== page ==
• Chicken or turkey sandwich on whole wheat toast.
  • Pasta and chicken.

Within an hour or less 

Your food needs to be very condensed. Meal or snacks need to be easily digested to break down—minimal to no fats in this time frame.

If the time is 1 hour before eating, consume a smaller meal of about 300-500 calories.

In general, it is best to consume a smoothie or a blended drink to empty the stomach quickly before your training.

  • Whey Protein shake with a banana and mix fruits.
  • Oatmeal or granola with milk. You can add blueberries, dates, figs, raisins, and or banana.
  • Yogurt and fruit mix.

Usually, you should consume about 1 gram of carbohydrate per kilogram of bodyweight about 1 hour before your training. If it is two hours before, make 2 g of carbohydrate per kg of body weight. This can provide a better energetic gauge for your training.

If you do not eat anything before your MMA training, you will not perform well and be tired and tapping out quickly.

For more information about strength, nutrition, and training, please check-out and subscribe to my You Tube channel:

For more information about strength check-out my books on Amazon.



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Two-Time Black Belt Hall of Famer Hayward Nishioka has been campaigning for judo in the United States to harvest more shodans (1st degree black belts) Shodan literally means student. It's analogous to being a freshman in college. It's not the end but the beginning according to Jigoro Kano, the Founder of Judo.

A very dear friend and sensei of mine the late Allen Johnson, may he rest in peace made a home at Emerald City Judo. In Redmond, Washington.

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Competitive Edge Karate
Photo Courtesy: Jackson Rudolph

Team Competitive Edge, coached by Jackson Rudolph, Reid Presley, and Cole Presley, has become one of the premier teams in the sport in recent years. The team consistently takes home individual overall grand championships and they are the reigning U.S. Open ISKA Team Demonstration World Champions. Moving into the 2022 tournament season, they have made a huge move to deepen their roster and add seven junior competitors to the team. The new additions range from proven champions bringing their talents to the squad, some skilled workhorses who have previously joined the team for the Team Demo division, and some promising young stars who will be making their debut in the black belt division this year. Keep reading to learn more about each of the new additions (ordered alphabetically).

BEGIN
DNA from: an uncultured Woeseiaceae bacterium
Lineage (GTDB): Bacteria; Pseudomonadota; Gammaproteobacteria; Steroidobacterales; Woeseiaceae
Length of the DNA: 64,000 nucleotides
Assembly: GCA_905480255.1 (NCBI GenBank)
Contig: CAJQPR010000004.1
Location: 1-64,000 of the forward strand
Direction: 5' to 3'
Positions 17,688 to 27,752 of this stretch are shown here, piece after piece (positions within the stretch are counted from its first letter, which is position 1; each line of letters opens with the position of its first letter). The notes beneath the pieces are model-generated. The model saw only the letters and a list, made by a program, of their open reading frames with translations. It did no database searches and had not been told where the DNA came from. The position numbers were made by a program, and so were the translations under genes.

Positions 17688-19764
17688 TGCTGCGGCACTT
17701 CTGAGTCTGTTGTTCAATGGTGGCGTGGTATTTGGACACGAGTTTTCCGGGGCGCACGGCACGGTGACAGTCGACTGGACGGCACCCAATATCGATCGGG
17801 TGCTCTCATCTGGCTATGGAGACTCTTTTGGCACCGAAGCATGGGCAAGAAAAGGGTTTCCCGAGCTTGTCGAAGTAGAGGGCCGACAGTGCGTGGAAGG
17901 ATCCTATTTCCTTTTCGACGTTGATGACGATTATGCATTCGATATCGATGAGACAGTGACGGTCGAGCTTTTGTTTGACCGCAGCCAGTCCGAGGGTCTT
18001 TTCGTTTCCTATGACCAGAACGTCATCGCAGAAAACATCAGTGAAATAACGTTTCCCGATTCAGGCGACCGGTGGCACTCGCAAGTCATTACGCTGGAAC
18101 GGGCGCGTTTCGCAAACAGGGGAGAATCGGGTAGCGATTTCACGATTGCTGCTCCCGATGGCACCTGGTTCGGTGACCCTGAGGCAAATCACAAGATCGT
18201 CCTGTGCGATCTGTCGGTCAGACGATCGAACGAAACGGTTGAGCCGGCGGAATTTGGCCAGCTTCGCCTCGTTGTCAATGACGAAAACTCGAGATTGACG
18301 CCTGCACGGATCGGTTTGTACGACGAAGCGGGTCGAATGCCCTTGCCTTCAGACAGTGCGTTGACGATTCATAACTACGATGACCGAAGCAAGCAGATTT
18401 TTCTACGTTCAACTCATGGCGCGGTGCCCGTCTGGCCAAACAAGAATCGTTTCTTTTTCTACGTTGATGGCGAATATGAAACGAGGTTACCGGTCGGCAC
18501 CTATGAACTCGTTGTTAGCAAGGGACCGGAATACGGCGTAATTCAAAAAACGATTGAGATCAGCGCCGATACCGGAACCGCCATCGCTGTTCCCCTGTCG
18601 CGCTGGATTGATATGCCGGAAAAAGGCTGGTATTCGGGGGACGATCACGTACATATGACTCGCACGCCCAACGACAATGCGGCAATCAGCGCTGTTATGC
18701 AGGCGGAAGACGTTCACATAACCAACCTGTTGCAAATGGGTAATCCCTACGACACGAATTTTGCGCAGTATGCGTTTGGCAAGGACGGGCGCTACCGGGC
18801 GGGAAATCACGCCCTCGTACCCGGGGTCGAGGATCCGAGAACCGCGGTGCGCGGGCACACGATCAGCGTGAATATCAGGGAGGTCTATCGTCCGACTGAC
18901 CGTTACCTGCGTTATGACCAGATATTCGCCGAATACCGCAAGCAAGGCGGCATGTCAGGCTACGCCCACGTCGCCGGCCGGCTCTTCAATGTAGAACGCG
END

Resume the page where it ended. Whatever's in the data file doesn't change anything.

Gavin Bodiford

Gavin Bodiford

Photo Courtesy: Kellie Austin Bodiford via Facebook

Bodiford is twelve years old and hails from Lebanon, Tennessee, a product of Premier Martial Arts Lebanon (formerly known as Success Martial Arts Center), where the Competitive Edge coaches have all earned black belts. He has five years of martial arts experience and was the 2020-2021 ProMAC Southern Region Champion in four divisions. He also finished the 2021 NASKA season in the top ten for creative, musical, and extreme forms and weapons. Bodiford is one of the competitors who has stepped up for Competitive Edge in the past, joining the demonstration team to help them secure the 2021 U.S. Open ISKA World Championship.

Riley Claire Carlisle

RC Carlisle

Photo Courtesy: Mallory Parker Carlisle

Carlisle (pictured with coach Sammy Smith) is a 10-year-old rising star from Starkville, Mississippi who has been training for four years. In the underbelt division, she has won grand championships at the Battle of Atlanta and numerous regional events. She holds multiple divisional and grand championship titles from the ProMAC circuit, and has amassed over ninety divisional wins in recent years. She is moving into the black belt division in 2022 and looks to continue her winning ways.

Kodi Molina

Kodi Molina

Photo Courtesy: Priscilla Molina via Facebook